Installing Flooring over Radiant Heating Systems
28th December 2016
Radiant floor heating is an increasingly popular way of keeping a home or business warm and comfortable in Virginia. Many companies now manufacture, install, and guarantee radiant floor heating systems, and many types of finish flooring can be installed over radiant heat in both new and existing construction.
There are many advantages to radiant heat over conventional central heating systems. Radiant heating is evenly warm, virtually silent, and free of drafts of air, vents, and return air registers, eliminating the circulation of dusts and allergens.
There is also little maintenance compared to other heating systems. These qualities make radiant heating system an ideal choice for anyone who enjoys a quieter, cleaner, and more evenly warm and comfortable environment.
Two Types of Radiant Heating Systems
There are two basic types of radiant heating systems: electric and water-filled, or hydronic systems. Electric radiant floor heaters are designed for heating smaller areas, such as a bathroom or small kitchen, and can only be installed under masonry floors. Electric radiant floors are not recommended or guaranteed with other types of flooring finishes.
Hydronic radiant heat systems use plastic tubes of 3/8 inch to æ inch diameter filled with water heated to about 120∫F (49∫C), circulating under the floor. These systems are compatible with many types of finish flooring, especially concrete, tile, stone, and engineered wood floors.
Both electric and hydronic systems can be installed by embedding the mats or tubes in concrete or mortar, or by installing the components under the floor between floor framing members, or in a built-up floor over an existing floor. Both systems provide similar advantages, however electric systems are usually more expensive to operate and are not suitable with many types of flooring.
Installing Flooring over Radiant Heat
Installing the wrong type of finish floor over a radiant floor system, or doing an incorrect installation job, can result in an expensive and unusable floor. It is essential to get the right flooring for the situation and to have everything installed correctly. Each flooring type and radiant flooring manufacturer has its own instructions and warrantee requirements which must be followed closely.
All radiant floor systems can cause floor surface temperatures up to 80∫F (27∫ C). Wood is particularly susceptible to shrinking and expanding when temperatures vary. Wood is also much more absorbent of ambient moisture than other types of flooring. Solid wood flooring can be used over radiant floor heating systems in some cases, but, radiant heating systems are not recommended for use with solid-wood floors made of pine, Brazilian cherry, hickory, or maple. They are also not recommended in areas of high humidity, such as basements or some ocations near the Virginia coast.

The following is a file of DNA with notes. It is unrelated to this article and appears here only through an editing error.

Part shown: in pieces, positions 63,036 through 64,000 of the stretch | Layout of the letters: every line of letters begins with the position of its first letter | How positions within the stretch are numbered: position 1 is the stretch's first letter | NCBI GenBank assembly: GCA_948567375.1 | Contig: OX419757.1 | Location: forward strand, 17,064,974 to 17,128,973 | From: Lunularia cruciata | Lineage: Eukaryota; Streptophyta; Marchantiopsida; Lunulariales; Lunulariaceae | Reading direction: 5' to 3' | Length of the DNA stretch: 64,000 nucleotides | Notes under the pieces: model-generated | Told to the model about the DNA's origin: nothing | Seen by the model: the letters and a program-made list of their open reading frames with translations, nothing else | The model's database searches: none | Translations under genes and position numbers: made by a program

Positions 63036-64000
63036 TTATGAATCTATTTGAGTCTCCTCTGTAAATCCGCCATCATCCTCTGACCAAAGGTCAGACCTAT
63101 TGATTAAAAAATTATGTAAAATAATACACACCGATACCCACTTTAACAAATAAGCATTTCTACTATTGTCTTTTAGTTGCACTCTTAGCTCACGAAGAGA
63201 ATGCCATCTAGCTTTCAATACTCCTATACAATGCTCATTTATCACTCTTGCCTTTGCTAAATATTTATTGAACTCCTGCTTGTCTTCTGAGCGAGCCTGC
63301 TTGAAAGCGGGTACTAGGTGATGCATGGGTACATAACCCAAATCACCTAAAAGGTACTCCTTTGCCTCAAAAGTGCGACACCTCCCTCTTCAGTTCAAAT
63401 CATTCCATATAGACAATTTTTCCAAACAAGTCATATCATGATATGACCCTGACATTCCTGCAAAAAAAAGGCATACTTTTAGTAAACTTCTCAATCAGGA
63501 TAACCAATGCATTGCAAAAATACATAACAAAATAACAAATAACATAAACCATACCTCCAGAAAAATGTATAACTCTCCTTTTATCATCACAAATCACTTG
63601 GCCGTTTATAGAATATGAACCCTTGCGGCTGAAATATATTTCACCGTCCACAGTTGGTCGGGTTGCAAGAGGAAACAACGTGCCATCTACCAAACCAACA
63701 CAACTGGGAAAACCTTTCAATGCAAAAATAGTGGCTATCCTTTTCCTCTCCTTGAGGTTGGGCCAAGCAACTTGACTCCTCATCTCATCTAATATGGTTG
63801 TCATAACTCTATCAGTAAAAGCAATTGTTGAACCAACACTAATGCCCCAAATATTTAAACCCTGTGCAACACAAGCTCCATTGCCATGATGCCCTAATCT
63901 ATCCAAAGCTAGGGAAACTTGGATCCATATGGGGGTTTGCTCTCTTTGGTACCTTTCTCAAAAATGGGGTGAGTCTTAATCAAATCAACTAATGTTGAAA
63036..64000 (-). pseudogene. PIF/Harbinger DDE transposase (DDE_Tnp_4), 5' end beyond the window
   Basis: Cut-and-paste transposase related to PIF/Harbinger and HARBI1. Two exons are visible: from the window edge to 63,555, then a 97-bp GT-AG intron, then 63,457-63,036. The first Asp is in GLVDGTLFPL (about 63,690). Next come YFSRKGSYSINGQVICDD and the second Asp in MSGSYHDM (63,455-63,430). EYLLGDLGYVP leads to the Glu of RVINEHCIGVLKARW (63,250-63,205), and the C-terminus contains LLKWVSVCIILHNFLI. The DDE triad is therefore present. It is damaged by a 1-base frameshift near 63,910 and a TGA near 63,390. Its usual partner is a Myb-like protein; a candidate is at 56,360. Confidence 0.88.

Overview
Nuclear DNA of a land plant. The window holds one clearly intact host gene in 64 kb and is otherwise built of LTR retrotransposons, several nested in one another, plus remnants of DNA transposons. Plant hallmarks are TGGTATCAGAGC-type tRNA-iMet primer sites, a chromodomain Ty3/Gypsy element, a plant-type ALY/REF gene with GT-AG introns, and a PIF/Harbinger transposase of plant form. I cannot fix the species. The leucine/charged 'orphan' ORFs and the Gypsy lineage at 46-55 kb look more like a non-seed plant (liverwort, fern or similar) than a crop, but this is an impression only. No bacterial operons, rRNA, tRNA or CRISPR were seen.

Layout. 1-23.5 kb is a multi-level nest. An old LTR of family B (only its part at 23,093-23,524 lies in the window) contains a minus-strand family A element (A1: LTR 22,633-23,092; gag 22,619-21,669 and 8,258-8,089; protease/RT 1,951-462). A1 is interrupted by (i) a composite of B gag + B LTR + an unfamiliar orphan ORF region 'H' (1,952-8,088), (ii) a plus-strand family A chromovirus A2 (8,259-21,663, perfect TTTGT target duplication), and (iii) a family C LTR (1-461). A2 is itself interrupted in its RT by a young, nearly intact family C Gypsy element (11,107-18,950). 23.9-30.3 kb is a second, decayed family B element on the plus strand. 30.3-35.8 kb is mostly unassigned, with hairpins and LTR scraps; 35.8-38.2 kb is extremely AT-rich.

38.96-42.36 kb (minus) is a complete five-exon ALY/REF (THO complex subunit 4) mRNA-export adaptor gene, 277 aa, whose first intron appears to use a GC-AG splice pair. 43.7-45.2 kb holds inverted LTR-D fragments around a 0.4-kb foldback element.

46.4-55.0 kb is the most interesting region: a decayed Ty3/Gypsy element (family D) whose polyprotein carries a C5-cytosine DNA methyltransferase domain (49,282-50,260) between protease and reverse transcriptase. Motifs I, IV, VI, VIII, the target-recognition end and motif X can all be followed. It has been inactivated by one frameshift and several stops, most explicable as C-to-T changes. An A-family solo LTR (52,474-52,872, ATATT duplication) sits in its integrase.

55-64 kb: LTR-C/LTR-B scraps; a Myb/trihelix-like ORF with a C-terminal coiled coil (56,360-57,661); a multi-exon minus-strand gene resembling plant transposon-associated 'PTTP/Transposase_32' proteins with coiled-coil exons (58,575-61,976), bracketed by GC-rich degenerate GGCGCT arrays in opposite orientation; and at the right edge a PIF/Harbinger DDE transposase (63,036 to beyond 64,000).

When solid-wood flooring is installed over radiant heating, the materials must be stored for two weeks in advance in the location where they will be installed and kept at a temperature of about 70∫F (21∫C). Thermostats which automatically heat the floor gradually at the beginning of winter are recommended for keeping solid wood floors over radiant heat in good condition. Most solid-wood flooring manufacturers do not provide a guarantee of their product when installed over radiant heat systems, so when choosing this option, careful installation is essential.
Best Flooring over Radiant Heat for Hopewell and Prince George Areas
Tile, stone, and concrete floors work especially well with radiant heating systems due to their capacity to store and evenly distribute heat. Installing the radiant floor system before a concrete or tile floor is built is the most practical and economical construction method. If a stone, tile, or concrete floor is already in place, it would need to be torn out or have a new floor poured on top.
Another popular type of flooring used over radiant heat are floating and non-floating engineered wood floors. These types of floors have locking joints on the side of each piece of flooring, locking the floor into a single unit. This allows the floor to expand and contract evenly when temperatures fluctuate with the radiant heating system, unlike solid-wood flooring.
The surface of engineered wood flooring looks like solid-wood planking and is made of a veneer of real wood. Several thickness of veneer are available and there are many choices of wood species, color, and finish. Many manufacturers of engineered flooring provide warranty of their product when it is installed over radiant heating according to their requirements.
Radiant floor heating systems are becoming popular in Virginia. Talk to our flooring specialists about flooring solutions for your home or business.